At a time in everyone’s life, we come to find ourselves in a situation where the music stops, and we must go on.  The unfortunate truth about life is that the unexpected will happen. Some of us learn from it, some of us change because of it and some of us find our life’s calling because of it. The latter was the case for me.  After our dad picked us up from middle school, we spent that afternoon like we had every afternoon that month. We went to the oncology unit at the hospital, where my brother was admitted.



I remember him. I remember the man in the dark blue sarong the same way I remember the lines on back of my own hand. He was hunched over next to a column on a dirty platform at a railway station in Calcutta, India in the middle of the harsh summer sun. His hands were withered, his fingers and toes looked like tiny nubs, and he was completely malnourished and alone. He had opaque blue eyes, as if fog had taken place of his irises and pupils.



I studied insects in college; my favorite insects were the bees (I found them diligent and so helpful to humankind).  One of my favorite classes was about medical diseases caused by insects. My professors noticed my interest in the medical side of things and connected me with a professor who did clinical research. Our work focused on a clinical trial for children with intractable epilepsy and exposed me early on to patient care and patients.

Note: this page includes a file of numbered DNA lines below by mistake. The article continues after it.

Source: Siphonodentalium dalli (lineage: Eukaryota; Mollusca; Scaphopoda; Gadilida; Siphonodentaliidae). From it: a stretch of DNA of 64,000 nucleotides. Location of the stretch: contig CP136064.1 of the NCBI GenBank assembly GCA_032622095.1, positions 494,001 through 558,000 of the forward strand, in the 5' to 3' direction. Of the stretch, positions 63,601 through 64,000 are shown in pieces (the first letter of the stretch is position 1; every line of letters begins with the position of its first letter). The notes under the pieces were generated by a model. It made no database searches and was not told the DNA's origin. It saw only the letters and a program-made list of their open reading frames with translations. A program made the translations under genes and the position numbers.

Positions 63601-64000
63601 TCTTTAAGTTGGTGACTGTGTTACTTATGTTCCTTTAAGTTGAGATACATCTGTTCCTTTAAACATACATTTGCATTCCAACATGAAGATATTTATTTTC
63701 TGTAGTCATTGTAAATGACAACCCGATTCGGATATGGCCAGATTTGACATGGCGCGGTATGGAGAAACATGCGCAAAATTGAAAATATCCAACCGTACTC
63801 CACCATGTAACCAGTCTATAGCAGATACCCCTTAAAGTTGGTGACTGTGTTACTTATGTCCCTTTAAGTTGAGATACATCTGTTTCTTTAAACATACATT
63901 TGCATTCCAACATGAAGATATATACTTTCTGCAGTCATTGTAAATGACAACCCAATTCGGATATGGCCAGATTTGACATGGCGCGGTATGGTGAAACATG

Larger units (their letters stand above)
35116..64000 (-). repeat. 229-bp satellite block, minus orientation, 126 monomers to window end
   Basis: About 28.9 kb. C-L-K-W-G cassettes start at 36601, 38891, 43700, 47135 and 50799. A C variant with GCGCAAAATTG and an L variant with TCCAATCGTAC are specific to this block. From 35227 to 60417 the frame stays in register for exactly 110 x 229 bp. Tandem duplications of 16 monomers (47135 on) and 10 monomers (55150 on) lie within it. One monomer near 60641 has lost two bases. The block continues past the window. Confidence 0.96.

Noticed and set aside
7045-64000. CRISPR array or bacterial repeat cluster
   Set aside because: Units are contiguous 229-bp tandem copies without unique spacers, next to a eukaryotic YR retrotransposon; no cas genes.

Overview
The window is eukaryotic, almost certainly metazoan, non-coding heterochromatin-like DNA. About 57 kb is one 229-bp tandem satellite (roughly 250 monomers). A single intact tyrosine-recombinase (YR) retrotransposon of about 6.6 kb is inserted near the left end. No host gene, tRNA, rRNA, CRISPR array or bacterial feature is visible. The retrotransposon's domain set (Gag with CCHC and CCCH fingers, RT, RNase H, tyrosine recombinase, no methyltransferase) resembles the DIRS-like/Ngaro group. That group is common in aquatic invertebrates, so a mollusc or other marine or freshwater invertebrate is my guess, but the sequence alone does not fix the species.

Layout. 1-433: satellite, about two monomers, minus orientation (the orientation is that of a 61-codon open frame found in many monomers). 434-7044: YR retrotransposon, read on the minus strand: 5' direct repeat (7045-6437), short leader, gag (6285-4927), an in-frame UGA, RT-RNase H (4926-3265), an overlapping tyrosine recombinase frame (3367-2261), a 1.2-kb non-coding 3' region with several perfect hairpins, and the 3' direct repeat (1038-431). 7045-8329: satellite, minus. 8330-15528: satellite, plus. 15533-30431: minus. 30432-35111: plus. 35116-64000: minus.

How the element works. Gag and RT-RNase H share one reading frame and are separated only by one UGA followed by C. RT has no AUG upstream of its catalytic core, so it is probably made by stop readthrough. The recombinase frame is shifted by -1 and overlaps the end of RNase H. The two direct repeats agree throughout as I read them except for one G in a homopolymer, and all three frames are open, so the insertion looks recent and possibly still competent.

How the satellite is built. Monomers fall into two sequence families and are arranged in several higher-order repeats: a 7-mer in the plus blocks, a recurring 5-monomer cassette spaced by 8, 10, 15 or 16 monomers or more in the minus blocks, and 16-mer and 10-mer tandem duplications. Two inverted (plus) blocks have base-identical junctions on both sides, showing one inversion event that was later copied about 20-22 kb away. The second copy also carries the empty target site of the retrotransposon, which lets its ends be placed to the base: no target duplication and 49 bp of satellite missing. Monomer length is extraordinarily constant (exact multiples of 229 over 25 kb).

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individuals. After months of treatment, I have a good idea of their cognitive baseline before CoVID-19 and there is a clear decline post-CoVID-19 infection.

There is insufficient data to ascribe a direct causal relationship between CoVID-19 infection and these mental health symptoms; but, the current literature is full of similar reports. While waiting for our scientific scholars to work out the details regarding how the infection causes these symptoms, I encourage you to be mindful of these complications and support those patients who develop these symptoms.

More importantly, please also pay attention to the mental health of our patients who did not contract CoVID-19. The coronavirus pandemic has dramatically altered our lives. Stresses related to fear about contracting the virus, coupled with isolation, job losses, loss of childcare, and the devastating effect of the loss of a loved one to CoVID-19 have negatively impacted our mental health. A July 2020 Kaiser Family Foundation (KFF) Health Tracking Poll reported 4 in 10 adults in the US reported symptoms of anxiety or depression, up from 1 in 10 adults when compared to the previous year. In addition, the poll also showed difficulty sleeping (36%) or eating (32%), increases in alcohol use or substance use (12%), and worsening of chronic conditions (12%).

It would be interesting to compare and contrast the mental health consequences of the CoVID-19 pandemic to the 1918 pandemic (an avian H1N1 virus, also known as the Spanish Flu); but sadly, there is very little data from the Spanish Flu. We do know that there was an increase in first-time psychiatric hospitalizations in the six years following the 1918 pandemic (Eghigan, Psychiatric Times). Specific symptoms described include sleep disturbances, anxiety, depression, mental distraction, dizziness, difficulty coping at work, and suicides. And for those who did not succumb to the pandemic, symptoms of chronic helplessness, anxiousness, and grief of the loss of loved ones were common. Most disturbing symptoms were from health professionals who reported that they were haunted for years by frustration and guilt.